IN 1941 LIEUTENANT COMMANDER CHARLES COKE RN finished a tour of duty as Air Signals Officer on the aircraft carrier HMS Ark Royal – where part of his duties were directing fighters from the carrier to intercept enemy aircraft during the Norwegian Campaign in 1940.
Soon after he was discussing what and where his next job might be and remarked that some kind of formal training could be useful for future Fighter Direction Officers.
His idea struck a note with the Admiralty.
His next posting was to establish a training school and its teaching syllabus at HMS Heron (also known as Royal Naval Air Station, Yeovilton). He devised a three-week training course of theoretical and practical exercises.
However one of the problems that he encountered was a large one. The Fleet Air Arm – the Royal Navy’s air component – didn’t sufficient aircraft available for his training school.
So he devised an ingenious solution.
Civilian tricycles of the type used by ice cream vendors were brought to the Air Station and were fitted with a wooden screen, curtain, aircraft compass and radio equipment and a metronome to govern the speed at which the ‘pilot’ of the trike – following instructions from the student Fighter Direction Officers (FDOs) and using their compass – pedalled to intercept the target.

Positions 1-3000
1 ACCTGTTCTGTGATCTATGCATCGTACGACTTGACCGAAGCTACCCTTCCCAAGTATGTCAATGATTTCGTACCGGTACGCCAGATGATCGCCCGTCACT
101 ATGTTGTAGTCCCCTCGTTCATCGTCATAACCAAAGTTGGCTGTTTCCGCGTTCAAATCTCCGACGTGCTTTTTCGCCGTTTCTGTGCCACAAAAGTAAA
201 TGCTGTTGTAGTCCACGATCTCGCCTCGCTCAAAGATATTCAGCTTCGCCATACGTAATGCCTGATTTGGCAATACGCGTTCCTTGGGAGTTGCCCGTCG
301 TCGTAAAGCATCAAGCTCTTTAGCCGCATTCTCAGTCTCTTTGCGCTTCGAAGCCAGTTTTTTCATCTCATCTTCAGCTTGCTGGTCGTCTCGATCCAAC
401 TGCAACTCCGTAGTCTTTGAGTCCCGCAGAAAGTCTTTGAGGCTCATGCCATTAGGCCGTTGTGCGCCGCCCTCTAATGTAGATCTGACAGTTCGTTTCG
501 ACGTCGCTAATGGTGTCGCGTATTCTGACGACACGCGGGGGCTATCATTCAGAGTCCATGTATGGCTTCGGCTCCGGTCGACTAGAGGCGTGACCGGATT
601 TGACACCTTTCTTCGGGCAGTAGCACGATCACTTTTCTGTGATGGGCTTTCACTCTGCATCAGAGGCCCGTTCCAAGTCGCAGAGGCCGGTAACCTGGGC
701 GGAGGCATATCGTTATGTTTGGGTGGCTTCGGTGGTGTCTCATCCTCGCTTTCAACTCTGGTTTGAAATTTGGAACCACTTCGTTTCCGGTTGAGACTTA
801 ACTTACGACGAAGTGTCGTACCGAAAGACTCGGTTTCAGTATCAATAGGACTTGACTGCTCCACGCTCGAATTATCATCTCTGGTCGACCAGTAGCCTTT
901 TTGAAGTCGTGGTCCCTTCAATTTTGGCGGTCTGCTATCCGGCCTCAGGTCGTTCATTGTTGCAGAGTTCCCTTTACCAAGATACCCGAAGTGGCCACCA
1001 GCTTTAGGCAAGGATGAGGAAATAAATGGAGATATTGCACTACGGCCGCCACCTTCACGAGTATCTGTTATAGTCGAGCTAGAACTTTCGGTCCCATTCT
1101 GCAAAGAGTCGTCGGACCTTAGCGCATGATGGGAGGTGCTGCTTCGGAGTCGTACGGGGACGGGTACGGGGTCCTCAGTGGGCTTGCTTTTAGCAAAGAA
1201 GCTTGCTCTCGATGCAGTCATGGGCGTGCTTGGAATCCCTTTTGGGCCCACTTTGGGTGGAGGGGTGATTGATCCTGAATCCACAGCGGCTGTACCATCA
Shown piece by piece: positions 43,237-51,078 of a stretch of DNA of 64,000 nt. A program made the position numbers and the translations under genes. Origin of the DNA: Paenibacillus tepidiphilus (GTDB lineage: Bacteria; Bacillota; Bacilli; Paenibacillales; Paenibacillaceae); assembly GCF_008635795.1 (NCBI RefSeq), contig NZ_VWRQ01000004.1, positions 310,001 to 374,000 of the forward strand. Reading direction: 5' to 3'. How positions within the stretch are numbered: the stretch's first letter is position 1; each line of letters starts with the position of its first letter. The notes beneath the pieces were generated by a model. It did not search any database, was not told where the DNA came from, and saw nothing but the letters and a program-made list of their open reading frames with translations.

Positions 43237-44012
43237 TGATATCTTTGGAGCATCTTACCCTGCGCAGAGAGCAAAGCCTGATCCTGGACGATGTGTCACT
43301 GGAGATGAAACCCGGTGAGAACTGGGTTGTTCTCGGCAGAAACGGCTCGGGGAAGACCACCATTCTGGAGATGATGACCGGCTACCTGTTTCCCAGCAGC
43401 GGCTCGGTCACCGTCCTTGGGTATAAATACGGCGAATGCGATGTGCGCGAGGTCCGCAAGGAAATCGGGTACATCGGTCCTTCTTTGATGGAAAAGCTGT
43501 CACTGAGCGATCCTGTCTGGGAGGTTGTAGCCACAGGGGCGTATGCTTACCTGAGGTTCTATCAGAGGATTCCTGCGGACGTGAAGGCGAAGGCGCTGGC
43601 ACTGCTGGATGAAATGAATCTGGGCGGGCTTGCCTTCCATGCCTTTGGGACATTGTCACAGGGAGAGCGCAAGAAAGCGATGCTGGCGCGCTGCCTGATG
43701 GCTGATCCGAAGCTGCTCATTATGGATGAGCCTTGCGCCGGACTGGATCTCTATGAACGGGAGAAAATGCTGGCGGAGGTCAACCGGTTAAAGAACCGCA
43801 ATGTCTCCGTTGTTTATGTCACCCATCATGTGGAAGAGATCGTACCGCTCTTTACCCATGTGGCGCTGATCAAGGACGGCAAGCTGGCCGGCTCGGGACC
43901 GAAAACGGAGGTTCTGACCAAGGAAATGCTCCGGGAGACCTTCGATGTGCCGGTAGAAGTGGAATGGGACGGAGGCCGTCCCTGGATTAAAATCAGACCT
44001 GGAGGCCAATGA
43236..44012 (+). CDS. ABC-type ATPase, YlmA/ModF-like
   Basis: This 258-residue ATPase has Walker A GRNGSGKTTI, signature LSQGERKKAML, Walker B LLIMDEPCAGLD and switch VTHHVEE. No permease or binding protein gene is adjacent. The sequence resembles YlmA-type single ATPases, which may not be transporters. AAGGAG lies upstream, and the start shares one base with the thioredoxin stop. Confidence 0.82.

The wooden screen on the front of the tricycle was designed to limit vision so that the ‘enemy’ could only be seen when the target had been successfully acquired after following the directions given and using their navigation skills.
The students were based in the airfield control tower and using a polar grid – a series of concentric circles centred on a common point and with a series of lines passing through it denoting angles – computed the compass direction and speed to bring about a successful intercept. This information was communicated to the ‘pilots’ who pedalled accordingly.
The first course was run in July 1941. (1)
It seemed likely that a various scenarios were practised – although the more often described appears to be for two tricycles – one playing the enemy and the other a Royal Navy aircraft – being used.
WRNS (members of the Women’s Royal Naval Service) were also trained and there appears to have been much competition between the men and women ‘pilots’. (2)
(1) https://ethw.org/The_Beginnings_of_Naval_Fighter_Direction_-_Chapter_5_of_Radar_and_the_Fighter_Directors – retrieved 26 August 2019
(2) https://issuu.com/navynews/docs/199708/17 – retrieved 26 August 2019